By: Minty Long – Teacher, Framlingham College Prep School
When I had my first child, I was given a book called, ‘Your baby, day by day’. I loved it. As the long days stretched out at home with the daunting responsibility of keeping this baby alive until my husband came home, it let me know what they should be doing at each stage of their development, crossing their eyes, looking at sparkly objects, sleeping for 3 hours and 46 mins during the day etc etc. If my darling son didn’t reach these milestones at the correct time I would fret, but also I would make sure the sparkly object was put in front of him so he could eventually achieve the goal. Of course, the idea that all babies develop at the same rate is ludicrous, but having the milestones that they should be achieving at each age was a great guide and helped me to put the right strategies in place to get him where he needed to be. Time moves on, one (or maybe two) new children arrive and life settles into a (sort of) manageable routine where we can all get through the day unscathed. The books are now on the shelves, and the instruction manuals on what your children’s independent milestones are have suddenly disappeared and in all honesty what they need to do next to develop in line with their peers and prepare them for the next stage becomes a far less pressing concern.
A wake up call came to me when visiting my cousin, who has twins the same age as my son. They live in Yorkshire, so we don’t see them regularly but have biannual snapshots into their lives. This particular visit, to my shock, the twins had come on in leaps and bounds. They could put their own shoes and coat on, ride a bike, feed themselves with a knife and fork! My initial response was to moan to my husband about the ‘wonder children’ but I soon realised that I hadn’t been putting the strategies in place to help my son achieve what he too was capable of achieving. The realisation that I hadn’t been supporting him to achieve his next steps and that I wasn’t helping his development was heart breaking, even more so when I saw the longing in his eyes to ride the bike too!
So what did he need to be doing at his age? And where could I find these guidelines? There was (sadly) no ‘Your child, day by day’ book for this age group! What would the consequences be for my child if they didn’t progress with life skills and become more independent?
Independence is about our children learning to do things for themselves, which includes making decisions and taking responsibility. The various skills need to be age appropriate, but by slowly introducing more life skills we are preparing them for the next stage and ultimately for adulthood. As independence increases, a child’s confidence grows as they begin to see themselves as being capable.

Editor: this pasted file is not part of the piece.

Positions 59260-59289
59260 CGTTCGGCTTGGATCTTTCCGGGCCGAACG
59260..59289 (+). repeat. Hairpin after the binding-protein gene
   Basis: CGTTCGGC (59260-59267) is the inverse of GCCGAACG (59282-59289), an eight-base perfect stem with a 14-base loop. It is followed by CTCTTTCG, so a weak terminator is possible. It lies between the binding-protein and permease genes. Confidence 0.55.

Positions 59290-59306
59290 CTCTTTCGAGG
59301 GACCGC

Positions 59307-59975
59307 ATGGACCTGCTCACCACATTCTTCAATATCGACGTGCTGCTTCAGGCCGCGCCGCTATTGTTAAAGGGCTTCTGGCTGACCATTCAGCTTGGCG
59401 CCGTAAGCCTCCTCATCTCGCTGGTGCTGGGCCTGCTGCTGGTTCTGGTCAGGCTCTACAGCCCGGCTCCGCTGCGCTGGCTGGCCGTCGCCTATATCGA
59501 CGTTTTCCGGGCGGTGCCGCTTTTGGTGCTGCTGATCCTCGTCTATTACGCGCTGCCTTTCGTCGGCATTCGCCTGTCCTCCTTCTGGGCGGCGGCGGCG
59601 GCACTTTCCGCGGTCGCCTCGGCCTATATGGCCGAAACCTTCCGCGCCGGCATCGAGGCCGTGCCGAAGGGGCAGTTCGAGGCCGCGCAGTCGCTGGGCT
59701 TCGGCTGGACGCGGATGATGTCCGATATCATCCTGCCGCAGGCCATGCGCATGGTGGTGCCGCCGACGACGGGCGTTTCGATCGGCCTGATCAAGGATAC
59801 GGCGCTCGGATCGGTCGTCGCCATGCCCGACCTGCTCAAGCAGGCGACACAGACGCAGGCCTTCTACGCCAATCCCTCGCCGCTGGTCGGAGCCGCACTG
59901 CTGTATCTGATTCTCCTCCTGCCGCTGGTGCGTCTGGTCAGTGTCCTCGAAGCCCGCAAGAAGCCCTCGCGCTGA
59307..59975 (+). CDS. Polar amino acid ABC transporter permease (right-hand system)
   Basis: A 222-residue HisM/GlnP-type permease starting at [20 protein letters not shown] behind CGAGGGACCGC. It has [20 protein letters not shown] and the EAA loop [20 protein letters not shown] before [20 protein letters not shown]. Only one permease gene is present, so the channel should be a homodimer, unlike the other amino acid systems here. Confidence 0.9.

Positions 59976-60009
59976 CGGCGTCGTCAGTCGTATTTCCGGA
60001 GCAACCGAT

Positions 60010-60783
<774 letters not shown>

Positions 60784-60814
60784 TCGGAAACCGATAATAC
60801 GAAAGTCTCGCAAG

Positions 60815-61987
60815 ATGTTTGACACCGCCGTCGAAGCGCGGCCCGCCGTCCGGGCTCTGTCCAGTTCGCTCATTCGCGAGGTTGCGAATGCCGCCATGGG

This has huge benefits within the classroom, if children see themselves as able, it boosts their resilience and perseverance, both key attributes to learning. The more children are able to do for themselves outside of the classroom, like carrying bags, thinking about what they need to take to school each day, organising themselves to complete their prep, talking to the right teacher if they have a problem, dressing themselves etc, the more they benefit inside the classroom. If children don’t have to organise or think for themselves outside of the classroom, we are asking a lot of them to them to understand that inside the classroom, they need to do just that: think for themselves, be motivated, be engaged and work independently.
Here at Framlingham College Prep School, we believe that this process is a collaboration between home and school. To help the children achieve these age appropriate goals, to help with life skills and independence we have created the ‘I can’ targets. These are booklets, which set out specific targets for each year group. We hope they will give our children and parents a guide to achievable goals that will help them develop the skills they need to take them through to the next stage.
It is also a government initiative that is being rolled out across the country to help children experience new things and reach goals that will prepare them for life. So whilst it isn’t a ‘day by day’ book of what your child should be able to do, hopefully it is a guide to help the children move forward in the right direction and remind us of what our children are capable of, which can quite often surprise us.